A DAD who was given just a few months to live is now cancer free after undergoing a world-first operation. Ivan Dagg, 53, from Hull, was initially
A DAD who was given just a few months to live is now cancer free after undergoing a world-first operation.
Ivan Dagg, 53, from Hull, was initially diagnosed with stage four bowel cancer in 2013 after he complained of feeling constantly tired and began to lose weight.
His health worsened after the cancer spread to his liver and at one stage he was given just a six percent chance of survival with chemotherapy treatment.
The inspection engineer and father-of-two underwent numerous tumour removals and resections but his health only began to improve last year.
Ivan then underwent a risky ground-breaking operation at Spire Leeds Hospital in January this year.
Without it, doctors told him that he would have only “a few months to live.”
The “brand new” surgery only took place after the surgeon discovered Ivan had grown a new vein in his liver.
The operation involved the removal of a tumour which covered all of his major blood vessels which allowed blood to drain from the liver.
Ivan is now back at work and looking forward to the future with his wife Kate and his two daughters Steph and Georgie.
Ivan said: “The last few years have been a rollercoaster. I’m finally feeling positive about my future.
“I woke up after surgery and Professor Lodge told me he had been able to remove the tumour. That was fantastic to hear.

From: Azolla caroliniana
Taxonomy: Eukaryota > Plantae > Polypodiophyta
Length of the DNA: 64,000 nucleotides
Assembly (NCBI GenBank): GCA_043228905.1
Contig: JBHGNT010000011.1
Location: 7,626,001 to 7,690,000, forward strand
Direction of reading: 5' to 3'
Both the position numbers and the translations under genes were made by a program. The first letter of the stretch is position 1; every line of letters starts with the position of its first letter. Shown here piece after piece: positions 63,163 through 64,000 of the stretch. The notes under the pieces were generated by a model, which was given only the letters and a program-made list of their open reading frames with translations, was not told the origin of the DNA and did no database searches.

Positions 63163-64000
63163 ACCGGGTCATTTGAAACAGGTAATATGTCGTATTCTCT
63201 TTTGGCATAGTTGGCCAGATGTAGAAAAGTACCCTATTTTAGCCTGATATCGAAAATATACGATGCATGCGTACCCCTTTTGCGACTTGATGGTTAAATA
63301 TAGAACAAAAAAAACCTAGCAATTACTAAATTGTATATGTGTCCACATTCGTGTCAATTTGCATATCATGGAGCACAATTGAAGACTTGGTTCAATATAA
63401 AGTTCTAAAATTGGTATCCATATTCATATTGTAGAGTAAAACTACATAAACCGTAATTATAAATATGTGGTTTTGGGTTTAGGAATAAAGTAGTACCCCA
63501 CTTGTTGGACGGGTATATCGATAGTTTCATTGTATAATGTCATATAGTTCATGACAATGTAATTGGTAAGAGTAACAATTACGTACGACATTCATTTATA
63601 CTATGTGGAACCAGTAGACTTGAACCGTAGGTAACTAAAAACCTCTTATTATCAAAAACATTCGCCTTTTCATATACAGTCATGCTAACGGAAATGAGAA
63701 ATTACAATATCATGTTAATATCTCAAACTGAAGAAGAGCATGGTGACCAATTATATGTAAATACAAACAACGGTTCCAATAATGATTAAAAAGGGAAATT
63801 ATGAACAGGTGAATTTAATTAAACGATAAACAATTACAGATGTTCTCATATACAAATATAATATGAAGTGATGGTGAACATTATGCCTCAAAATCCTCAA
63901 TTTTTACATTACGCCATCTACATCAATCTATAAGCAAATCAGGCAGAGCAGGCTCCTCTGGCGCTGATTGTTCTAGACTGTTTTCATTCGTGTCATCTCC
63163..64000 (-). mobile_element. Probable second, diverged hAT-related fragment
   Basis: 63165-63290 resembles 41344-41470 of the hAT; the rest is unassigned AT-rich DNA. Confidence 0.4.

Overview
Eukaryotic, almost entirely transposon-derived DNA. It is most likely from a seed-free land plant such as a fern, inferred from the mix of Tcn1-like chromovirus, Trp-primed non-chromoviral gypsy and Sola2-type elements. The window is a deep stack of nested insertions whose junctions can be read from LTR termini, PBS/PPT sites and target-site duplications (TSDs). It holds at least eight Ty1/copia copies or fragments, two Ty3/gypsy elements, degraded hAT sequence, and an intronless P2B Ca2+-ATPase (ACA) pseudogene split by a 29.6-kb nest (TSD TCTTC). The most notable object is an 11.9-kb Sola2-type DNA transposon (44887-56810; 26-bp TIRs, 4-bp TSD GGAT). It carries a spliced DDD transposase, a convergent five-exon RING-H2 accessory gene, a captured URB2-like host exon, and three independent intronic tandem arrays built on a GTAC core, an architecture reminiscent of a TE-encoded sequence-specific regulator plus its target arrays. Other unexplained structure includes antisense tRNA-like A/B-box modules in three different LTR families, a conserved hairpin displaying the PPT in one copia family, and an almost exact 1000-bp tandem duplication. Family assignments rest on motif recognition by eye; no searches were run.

“Now I’m back at work and looking forward to the future with my family.
‘I FEEL VERY LUCKY’
“Nobody knows what’s going to happen in the future but I feel very lucky. There could have been a very different outcome.”
Ivan’s surgery was carried out by Professor Peter Lodge, who described the surgery as “very high risk”.
He said: “This is a brand-new liver surgery operation, truly a world-first.
“During Ivan’s three previous operations I had to remove major blood vessels called hepatic veins.
“The new tumour was involving all of the remaining hepatic veins. These major veins drain blood out of the liver and are essential for survival.
“I did not think that the situation was operable initially, but I saw that Ivan had grown a new vein in the part of the liver that had regenerated following the previous liver resection operations.
“Things went well so we were able to remove the tumour successfully along with the major hepatic veins, leaving Ivan’s liver surviving on only the new vein.
“If he had not grown a new vein then I would not have been able to do the surgery. This is a new avenue for developing new liver operations.
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“There is still a lot we don’t know about how the liver regenerates after liver surgery; Ivan’s case demonstrates how we must be more imaginative and strive to improve outcomes as much as we can.”
“Without surgery, Ivan would have been faced with having only a few months to live.
“I think that chemotherapy may have given him a few extra months but that’s all. It’s still early days but I’m very pleased with Ivan’s progress.”